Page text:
Ann Shapiro’s print “Puerto Rico: We Don’t Know What to Hope For” portrays the devastation to the beautiful natural landscape of the island in the wake of Hurricane Maria, which hit the island last year. Other works include Alex Hallatt’s cartoon “Arctic Circle”; Jeffrey Brosk’s wall sculpture “Journey” made of eucalyptus wood charred in an Australian forest fire; Yorgos Giotsas’s “Forest Floor,” which evokes an ancient scene; Deborah Ugoretz’s fold-out panel of strong images, “Six Days of Creation”; and Deborah Kruger’s “Harbinger,” with imagery of endangered birds and strips of text in endangered languages.
“Nature is giving us the clearest of warnings. We must act on its behalf, and ours, before it is too late,” Adriane Leveen, a professor of Bible at HUC, writes in a catalogue essay.
A woman of deep enthusiasm and high energy, Kruger wants people to look deeply at these pieces. Although she keeps turning the conversation toward the art, she also looks back on her career, which has been long, varied and distinguished.
“It all came to fruition here,” she tells The Jewish Week, referring to HUC.
Kruger’s first involvement in the arts was as a ballet dancer. She grew up in Forest Hills, Queens; her mother was a commercial artist and her father owned a fuel oil distribution company. At age 6 she began dancing and danced professionally throughout her teens, from 1948 to 1956 with the Ballet Russe de Monte Carlo, New York City Opera and Radio City Music Hall. After graduating from Hunter College and marrying Lewis Kruger, she left the ballet world and worked as a model for a bridal company. There, she discovered the “power of selling” and the fact that she loved talking to customers.
It was a natural shift to retail, and Kruger became a successful buyer of children’s clothing for the Arnold Constable department store chain, and then moved to Bloomingdale’s. Then, for 18 years, she owned a gallery on Madison Avenue selling one-of-a-kind jewelry. In 1978 someone came into the shop to see if she’d like to sell a handmade menorah, and she put it into her window. This was the beginning of her efforts in discovering and selling contemporary Judaica, and the beginning of her work in the Jewish world. Through her family’s rabbi in Sag Harbor, where her parents lived, she came to work at HUC.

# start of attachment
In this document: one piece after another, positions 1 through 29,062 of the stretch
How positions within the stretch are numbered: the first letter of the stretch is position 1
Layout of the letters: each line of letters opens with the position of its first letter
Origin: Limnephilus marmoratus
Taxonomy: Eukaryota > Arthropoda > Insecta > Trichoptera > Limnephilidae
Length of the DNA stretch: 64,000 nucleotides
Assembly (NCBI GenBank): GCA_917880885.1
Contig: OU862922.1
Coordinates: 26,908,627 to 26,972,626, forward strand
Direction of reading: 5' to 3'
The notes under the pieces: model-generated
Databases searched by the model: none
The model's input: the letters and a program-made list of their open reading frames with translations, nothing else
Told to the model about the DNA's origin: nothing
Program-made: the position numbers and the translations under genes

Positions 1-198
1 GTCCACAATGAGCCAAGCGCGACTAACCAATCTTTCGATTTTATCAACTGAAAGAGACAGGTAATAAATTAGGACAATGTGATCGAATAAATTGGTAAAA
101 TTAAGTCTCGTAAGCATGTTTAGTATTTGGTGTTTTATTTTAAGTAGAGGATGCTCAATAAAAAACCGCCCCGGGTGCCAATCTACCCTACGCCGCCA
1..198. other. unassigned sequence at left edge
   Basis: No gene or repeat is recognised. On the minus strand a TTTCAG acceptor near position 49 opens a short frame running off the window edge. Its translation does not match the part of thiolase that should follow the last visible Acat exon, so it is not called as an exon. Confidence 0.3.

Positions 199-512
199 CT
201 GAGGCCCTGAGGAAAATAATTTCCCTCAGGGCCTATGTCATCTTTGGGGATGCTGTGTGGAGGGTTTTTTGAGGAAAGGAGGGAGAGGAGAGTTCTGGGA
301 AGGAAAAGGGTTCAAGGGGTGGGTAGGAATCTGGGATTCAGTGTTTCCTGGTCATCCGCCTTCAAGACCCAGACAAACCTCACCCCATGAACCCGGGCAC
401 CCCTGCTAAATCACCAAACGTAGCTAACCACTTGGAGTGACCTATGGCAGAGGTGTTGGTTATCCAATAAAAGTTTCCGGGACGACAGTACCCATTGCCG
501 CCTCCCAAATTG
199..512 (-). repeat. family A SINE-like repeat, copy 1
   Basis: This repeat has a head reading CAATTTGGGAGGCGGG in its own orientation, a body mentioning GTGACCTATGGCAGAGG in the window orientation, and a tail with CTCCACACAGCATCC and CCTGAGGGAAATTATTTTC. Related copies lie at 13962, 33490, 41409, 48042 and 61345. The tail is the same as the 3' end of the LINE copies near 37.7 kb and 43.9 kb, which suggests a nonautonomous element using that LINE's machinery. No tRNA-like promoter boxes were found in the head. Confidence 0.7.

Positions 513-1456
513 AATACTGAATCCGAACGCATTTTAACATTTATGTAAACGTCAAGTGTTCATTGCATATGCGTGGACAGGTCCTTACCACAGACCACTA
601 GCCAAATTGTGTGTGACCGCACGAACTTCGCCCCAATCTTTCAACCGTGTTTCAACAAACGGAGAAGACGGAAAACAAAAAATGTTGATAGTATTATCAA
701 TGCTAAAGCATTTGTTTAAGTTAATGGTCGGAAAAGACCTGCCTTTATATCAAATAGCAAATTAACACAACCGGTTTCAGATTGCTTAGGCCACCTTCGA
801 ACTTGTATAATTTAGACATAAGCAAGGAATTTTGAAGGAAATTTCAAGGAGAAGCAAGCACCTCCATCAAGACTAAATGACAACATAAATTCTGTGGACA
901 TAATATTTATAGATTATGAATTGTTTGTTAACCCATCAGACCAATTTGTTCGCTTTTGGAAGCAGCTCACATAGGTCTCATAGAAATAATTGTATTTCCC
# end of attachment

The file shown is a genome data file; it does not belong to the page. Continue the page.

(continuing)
Kruger says that she has been looking at and collecting art all of her life, and her retail background had given her a good sense of display, which she put to use expanding the art collection and curating shows. She still loves to talk about art.
In these 25 years, she sees that Jewish art has become more self-assured. “What passes for Jewish art in a lot of places is something with a Magen David [star of David] or menorah. I’m not talking about that. I’m interested in someone who connects with his or her faith, who reads, studies, who feels comfortable stating something.”
“I want to show Jewish talent at its best,” she adds, explaining that a lot of the artists she has shown in this exhibition and others address issues “not necessarily in an overt Jewish way but in a deeply regarded Jewish way.
“Can I define a Jewish aesthetic? No, because I don’t want to. I don’t think there’s a Jewish style of painting. I think there is an ethos in choosing a subject and perhaps an implied message from the subject that’s intuitive to the artist.”
“Laura is a truly sincere patron of the arts,” artist Tobi Kahn tells The Jewish Week. “I love her love of what art can be, which is an important attribute for a curator. She cares deeply, and works tirelessly to promote Jewish art and living Jewish artists.”
Hanan Harchol adds, “Laura Kruger is a force of nature and a visionary in the Jewish art world — I cannot think of anybody who has done more to bring awareness to contemporary artists who make art that speaks to the Jewish experience.”
“TERRA inFIRMA” runs through June 28 at the newly inaugurated Dr. Bernard Heller Museum at Hebrew Union College-Jewish Institute of Religion, 1 W. Fourth St., huc.edu.